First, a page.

Defining the FileSort Demo


Visual Basic .NET Unleashed
By Paul Kimmel
Table of Contents
Chapter 13.  Creating a Console Application

Defining the FileSort Demo

Console applications these days are typically simple utility applications. Dynamic link libraries and executables with interfaces are probably better candidates for more complicated applications, although no limitation is imposed by the language except for the absence of graphical interface controls. With the addition of multithreading, the complexity and variety of console applications is likely to increase rather than the opposite . However, in keeping with the utility theme, we will create a multithreaded sort utility application.

The sample application adds an additional twist you might find helpful. There is a lot of legacy data still in existence. Big corporations with demanding data needs are working with data that is moved back and forth between mainframes with older data formats and newer client/server systems. Whether this is the best way to manage the data stored in legacy systems or not is questionable; it is a practical problem. The solution assumes that it may be beneficial to provide a flexible modus for defining how the data is sorted.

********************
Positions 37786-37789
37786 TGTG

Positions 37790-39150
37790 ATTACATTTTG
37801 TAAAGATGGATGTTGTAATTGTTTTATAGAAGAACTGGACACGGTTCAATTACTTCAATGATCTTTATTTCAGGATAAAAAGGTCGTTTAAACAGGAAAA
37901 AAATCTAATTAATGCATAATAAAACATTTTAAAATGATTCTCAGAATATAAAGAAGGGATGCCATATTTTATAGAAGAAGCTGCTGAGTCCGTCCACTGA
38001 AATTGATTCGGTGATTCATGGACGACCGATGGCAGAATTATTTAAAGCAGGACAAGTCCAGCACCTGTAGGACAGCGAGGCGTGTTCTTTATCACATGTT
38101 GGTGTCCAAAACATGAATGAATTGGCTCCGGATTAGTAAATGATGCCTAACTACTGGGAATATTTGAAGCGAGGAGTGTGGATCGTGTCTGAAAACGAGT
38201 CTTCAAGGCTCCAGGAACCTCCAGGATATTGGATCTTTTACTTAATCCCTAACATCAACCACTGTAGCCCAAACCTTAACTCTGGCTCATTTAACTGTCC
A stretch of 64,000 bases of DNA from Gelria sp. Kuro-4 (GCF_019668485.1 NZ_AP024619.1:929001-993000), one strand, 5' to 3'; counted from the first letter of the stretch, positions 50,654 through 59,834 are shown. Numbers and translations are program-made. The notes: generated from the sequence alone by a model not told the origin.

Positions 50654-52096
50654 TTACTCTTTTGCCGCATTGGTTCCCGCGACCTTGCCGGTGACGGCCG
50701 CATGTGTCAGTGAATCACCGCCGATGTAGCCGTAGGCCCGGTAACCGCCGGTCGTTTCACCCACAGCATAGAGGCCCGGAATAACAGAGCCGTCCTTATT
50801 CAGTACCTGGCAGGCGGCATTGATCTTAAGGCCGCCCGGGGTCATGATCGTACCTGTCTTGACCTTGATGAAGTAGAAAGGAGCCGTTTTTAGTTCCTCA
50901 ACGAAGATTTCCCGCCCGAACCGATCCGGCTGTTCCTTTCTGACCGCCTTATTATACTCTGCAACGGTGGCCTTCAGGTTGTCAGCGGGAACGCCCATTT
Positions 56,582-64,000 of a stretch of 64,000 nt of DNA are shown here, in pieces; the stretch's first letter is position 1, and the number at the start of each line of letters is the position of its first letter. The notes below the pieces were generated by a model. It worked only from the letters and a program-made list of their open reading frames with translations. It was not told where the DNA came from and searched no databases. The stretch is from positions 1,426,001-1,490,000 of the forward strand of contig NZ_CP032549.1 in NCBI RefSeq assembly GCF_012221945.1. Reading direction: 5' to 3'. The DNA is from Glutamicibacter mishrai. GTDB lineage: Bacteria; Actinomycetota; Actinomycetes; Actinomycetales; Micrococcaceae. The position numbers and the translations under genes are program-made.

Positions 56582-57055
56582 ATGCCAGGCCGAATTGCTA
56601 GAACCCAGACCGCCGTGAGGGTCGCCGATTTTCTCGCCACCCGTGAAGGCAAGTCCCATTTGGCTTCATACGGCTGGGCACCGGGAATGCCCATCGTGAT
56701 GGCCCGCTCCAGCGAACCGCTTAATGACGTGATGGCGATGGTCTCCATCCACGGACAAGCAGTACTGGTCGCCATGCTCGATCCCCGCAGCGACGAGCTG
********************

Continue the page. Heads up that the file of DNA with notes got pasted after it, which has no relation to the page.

The FileSort.sln sample application allows you to pass multiple files at the command line and sort each file on its own thread. In addition to sorting the files on individual threads and avoiding shorter files waiting on longer files, the sample application demonstrates how to implement a comparator apart from the core solution.

Using TextReader

FileSort.sln validates multiple files passed to the application on the command line. For each valid file, FileSort reads the file contents into an ArrayList and uses the shared Sort method of System.Array to sort the data. It is reasonable to assume that you might want to perform different kinds of comparisons on the data and order the data in ascending or descending order based on predetermined criteria. It is the comparison process that guides the ordering of data, so we will use the IComparer interface rather than implementing alternate sorts to manage the sort order.

To get data into the ArrayList, we will assume that the data is represented by lines of text, and we will use the methods of the ArrayList and TextReader classes to read and cache data in text files. The complete solution to the FileSort.sln is shown in Listing 13.7, and excerpts describing the various aspects of the solution are described in the subsections that follow.

Listing 13.7 The complete listing to the multithreaded FileSort.sln sample program, demonstrating sorting lines of text and implementing the IComparer interface